If you’re using VMware Fusion for a local lab environment, you may need to setup different configurations in the networking arena. If you want to know what the options are in the VMware Fusion Network Preferences pane, this will help clarify what each check box is and ‘demystify’ it by using the standard nomenclature you’re used to.
Below is a screen shot of the VMware Network preferences pane. You get there by going opening VMware (without a VM selected) and hitting Command-comma (⌘-,).
Once you open preferences, you select the Network icon and view (or add) a custom network. To add a custom network, Authenticate (click the padlock), click the Plus sign and then select the vmnet# you created.
- If the subnet is acceptable, great! If not, you can modify. Here you can turn on or off DHCP services by VMware Fusion. I’ll refer to the octet values here as A.B.C.D, regardless of the subnetting mask value.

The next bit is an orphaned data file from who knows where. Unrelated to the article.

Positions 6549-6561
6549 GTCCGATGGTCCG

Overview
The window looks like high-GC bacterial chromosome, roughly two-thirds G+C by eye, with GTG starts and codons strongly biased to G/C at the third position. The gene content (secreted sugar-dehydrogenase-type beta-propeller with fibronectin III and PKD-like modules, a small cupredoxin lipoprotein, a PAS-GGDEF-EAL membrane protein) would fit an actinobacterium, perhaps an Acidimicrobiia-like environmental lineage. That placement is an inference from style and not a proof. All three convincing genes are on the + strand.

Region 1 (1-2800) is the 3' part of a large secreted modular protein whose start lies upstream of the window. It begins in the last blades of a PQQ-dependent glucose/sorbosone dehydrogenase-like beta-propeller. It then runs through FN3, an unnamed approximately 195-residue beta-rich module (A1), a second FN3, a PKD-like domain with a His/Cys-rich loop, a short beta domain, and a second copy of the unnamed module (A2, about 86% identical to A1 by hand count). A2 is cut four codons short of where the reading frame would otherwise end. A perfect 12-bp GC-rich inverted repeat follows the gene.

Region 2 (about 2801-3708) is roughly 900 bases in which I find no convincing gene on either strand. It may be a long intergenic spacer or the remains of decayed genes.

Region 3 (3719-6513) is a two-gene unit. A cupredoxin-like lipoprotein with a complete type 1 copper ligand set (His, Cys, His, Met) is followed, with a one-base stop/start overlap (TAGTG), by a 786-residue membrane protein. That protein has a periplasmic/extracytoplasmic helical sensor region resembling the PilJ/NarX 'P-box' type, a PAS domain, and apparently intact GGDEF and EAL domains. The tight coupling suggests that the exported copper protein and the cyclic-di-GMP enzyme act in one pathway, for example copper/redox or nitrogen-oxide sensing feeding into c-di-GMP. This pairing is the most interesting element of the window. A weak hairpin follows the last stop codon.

- Need the Mac to access the network directly? Check 2 (“Connect the host…”). What does this do? It makes the vmnet# you created with C accessible by the Mac. If you type
ipconfigat a terminal, you’ll see the vmnet# you created listed, and the Mac will be assigned A.B.C.1 with the same mask as you provided in 1.
- Need NAT services for the VMs on this network? Click 3 (“Allow virtual machines…”) and you’ll turn on VMware Fusion’s NAT services and consume another IP address for the NAT Router/Gateway. This will consume A.B.C.2 with the same mask as you provided in 1.
There! That’s the VMware Fusion’s custom networks (vmnets) demystified!